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View Full Version : In a slump - how do I get out?



Buckster_uk
08-02-2003, 11:10 AM
I am from the UK, and play 9-ball most weekends and play on the UK Tour and most other events around the UK.

I started losing my game about a month back, and have not regained it. I think for some reason I was trying TOO hard, aiming the cueball exactly where I wanted to hit it, meaning I was changing my game completely. This last week I went back to how I used to play, and in practice I have been hitting the balls well. Today I played a tournament and lost first round, I am worried that for some reason I will never regain some form back and I think I am losing my bottle in tournament play.

Advice? Is it simply just practice and my game will hopefully come back?

bluewolf
08-02-2003, 11:48 AM
<blockquote><font class="small">Quote Buckster_uk:</font><hr>
This last week I went back to how I used to play, and in practice I have been hitting the balls well. Today I played a tournament and lost first round, I am worried that for some reason I will never regain some form back and I think I am losing my bottle in tournament play.

<hr /></blockquote>

I always feel for folks who come on here like you have, who are obviously good players. If you were hitting well in practice, that sounds good to me.

I would jettison those negative thoughts of never becoming what you were once. Just throw those thoughts out of the trash hatch on your 'pool vessel' which is you.

Sounds like you are a winner, and need to think of yourself that way.

Sorry if that sounds like giving advice, but it does sound to me like you are being too down on yourself.

Laura

Nightstalker
08-02-2003, 11:56 AM
Sounds like your mind is getting in the way of your ability. Doubt is a killer for a competitor. Keep practicing and build your confidence back up, the doubt should go away. If it does not, you may have a more serious problem.

dg-in-centralpa
08-02-2003, 02:50 PM
Be careful of overconfidence. I had this problem where I was overconfident and practice was great but I couldn't win a game during league. I stopped practicing for 2 - 3 weeks and didn't play except league. Then I started practicing by doing fundamentals and then I came out of the slump.
Good Luck!

DG - who's had more ups and downs than a rollercoaster

Irish
08-02-2003, 05:59 PM
Bluewolf is correct, your mental attitude is not helping you in the slightest. You are not in a physical rut, you are in a mental rut and you need to get out of it and believe in yourself. I used to have problems like this but nowadays I shoot pretty confident and consistent pool due to the fact I refuse to let mental problems affect me. If I miss a shot then I did something to cause that miss. If I lose a set I look back at why I lost. Was it bad safety play, did I miss afew shots, did the guy run a 5 pack on me, ect...

Why are you losing? Was the guy you lost to in the first round a good player, was he better then you, was he worse, why did he beat you? I dont mean mentally, I totally mean what happend on the table that caused you to lose the match, that is all that matters. Why you are shooting pool you have one chance and one chance only to make the shot, you have to shoot that shot with confidence and with extreme purpose. You have to know that you are making the ball and getting the shape you need when you stroke the ball. If you stroke the ball without knowing it is going in and the shape is going to be perfect then you should not have stroked that ball at all. Take some time, walk around the table and analize the required shape for the next 3 balls, analize the out and whether there are any trouble balls (if there are none, get out or lose), look at the contact point on the object ball (even top players will do this when the pressure is on to reafirm the perfect contact point to make that ball in the heart). All of this helps you focus on the task at hand, focus and confidence in your actions at the table are the key to winning matches. Oh, and dont play with any emotion, what you are doing is a job and until the match is over dont go patting yourself on the back for a good shot or getting down on yourself for a bad one.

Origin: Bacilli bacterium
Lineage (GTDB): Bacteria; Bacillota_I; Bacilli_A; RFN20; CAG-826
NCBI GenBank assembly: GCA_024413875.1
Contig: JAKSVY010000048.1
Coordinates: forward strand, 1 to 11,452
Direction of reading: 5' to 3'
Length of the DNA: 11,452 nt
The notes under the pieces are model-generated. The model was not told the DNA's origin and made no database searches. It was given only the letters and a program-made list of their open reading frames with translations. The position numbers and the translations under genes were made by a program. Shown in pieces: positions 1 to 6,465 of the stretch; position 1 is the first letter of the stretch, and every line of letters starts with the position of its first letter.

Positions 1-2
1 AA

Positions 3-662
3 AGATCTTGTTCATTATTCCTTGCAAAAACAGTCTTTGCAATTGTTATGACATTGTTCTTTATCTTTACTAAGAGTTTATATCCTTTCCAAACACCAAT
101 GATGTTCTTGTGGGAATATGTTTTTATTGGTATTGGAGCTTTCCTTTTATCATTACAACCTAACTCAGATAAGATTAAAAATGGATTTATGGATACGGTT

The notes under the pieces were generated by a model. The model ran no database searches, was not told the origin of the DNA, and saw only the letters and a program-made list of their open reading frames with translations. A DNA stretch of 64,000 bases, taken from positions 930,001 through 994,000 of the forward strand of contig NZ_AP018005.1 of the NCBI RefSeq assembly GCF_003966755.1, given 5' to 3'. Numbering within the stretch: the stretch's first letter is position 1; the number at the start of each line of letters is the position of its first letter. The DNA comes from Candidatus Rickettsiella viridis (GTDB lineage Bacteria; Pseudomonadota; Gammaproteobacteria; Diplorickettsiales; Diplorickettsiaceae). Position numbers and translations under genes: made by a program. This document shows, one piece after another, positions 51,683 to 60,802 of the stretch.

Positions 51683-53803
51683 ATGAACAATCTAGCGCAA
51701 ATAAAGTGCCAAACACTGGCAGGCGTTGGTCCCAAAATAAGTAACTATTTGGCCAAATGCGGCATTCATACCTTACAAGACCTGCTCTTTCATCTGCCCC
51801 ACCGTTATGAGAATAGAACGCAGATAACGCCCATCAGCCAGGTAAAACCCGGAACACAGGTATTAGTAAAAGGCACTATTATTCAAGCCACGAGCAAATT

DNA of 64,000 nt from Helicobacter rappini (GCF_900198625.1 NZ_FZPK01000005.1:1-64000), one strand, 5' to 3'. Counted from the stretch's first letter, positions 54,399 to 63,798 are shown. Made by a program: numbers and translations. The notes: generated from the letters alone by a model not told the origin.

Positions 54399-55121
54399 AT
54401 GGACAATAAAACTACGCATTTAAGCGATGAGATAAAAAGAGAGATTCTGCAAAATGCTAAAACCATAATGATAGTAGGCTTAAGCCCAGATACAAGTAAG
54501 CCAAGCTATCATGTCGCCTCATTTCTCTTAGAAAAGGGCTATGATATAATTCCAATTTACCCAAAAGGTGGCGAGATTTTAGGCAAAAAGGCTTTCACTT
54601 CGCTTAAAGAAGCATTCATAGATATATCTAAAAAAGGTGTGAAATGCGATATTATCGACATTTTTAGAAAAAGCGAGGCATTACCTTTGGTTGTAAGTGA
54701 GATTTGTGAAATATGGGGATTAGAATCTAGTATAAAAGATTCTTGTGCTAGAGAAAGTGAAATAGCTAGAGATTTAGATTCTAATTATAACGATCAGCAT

Fred Agnir
08-02-2003, 06:15 PM
<blockquote><font class="small">Quote Buckster_uk:</font><hr> I am from the UK, and play 9-ball most weekends and play on the UK Tour and most other events around the UK.

I started losing my game about a month back, and have not regained it. I think for some reason I was trying TOO hard, aiming the cueball exactly where I wanted to hit it, meaning I was changing my game completely. This last week I went back to how I used to play, and in practice I have been hitting the balls well. Today I played a tournament and lost first round, I am worried that for some reason I will never regain some form back and I think I am losing my bottle in tournament play.

Advice? Is it simply just practice and my game will hopefully come back? <hr /></blockquote>I'd hate to be jumping on the happy mental thoughts band wagon, so I won't. Ever think about checking your fundamentals?

Fred

Fran Crimi
08-02-2003, 06:16 PM
Just a guess here because everyone is different, but it sounds to me like you need to clear the clutter out of your head and put things back into perspective about your game. Your best game didn't go anywhere. It's just a little jumbled up in your head right now.

I've found that nothing beats clearing your head than good old fashioned physical exhaustion. (No, not exertion...exhaustion.) It's summertime. Do you enjoy the ocean and riding the waves? Do something outdoors and forget about your game for a couple of days if you can. Get some oxygen in your lungs.

It shouldn't take long to find your game again if you're willing to let it go for a short while.

Good luck,

Fran

griffith_d
08-02-2003, 10:17 PM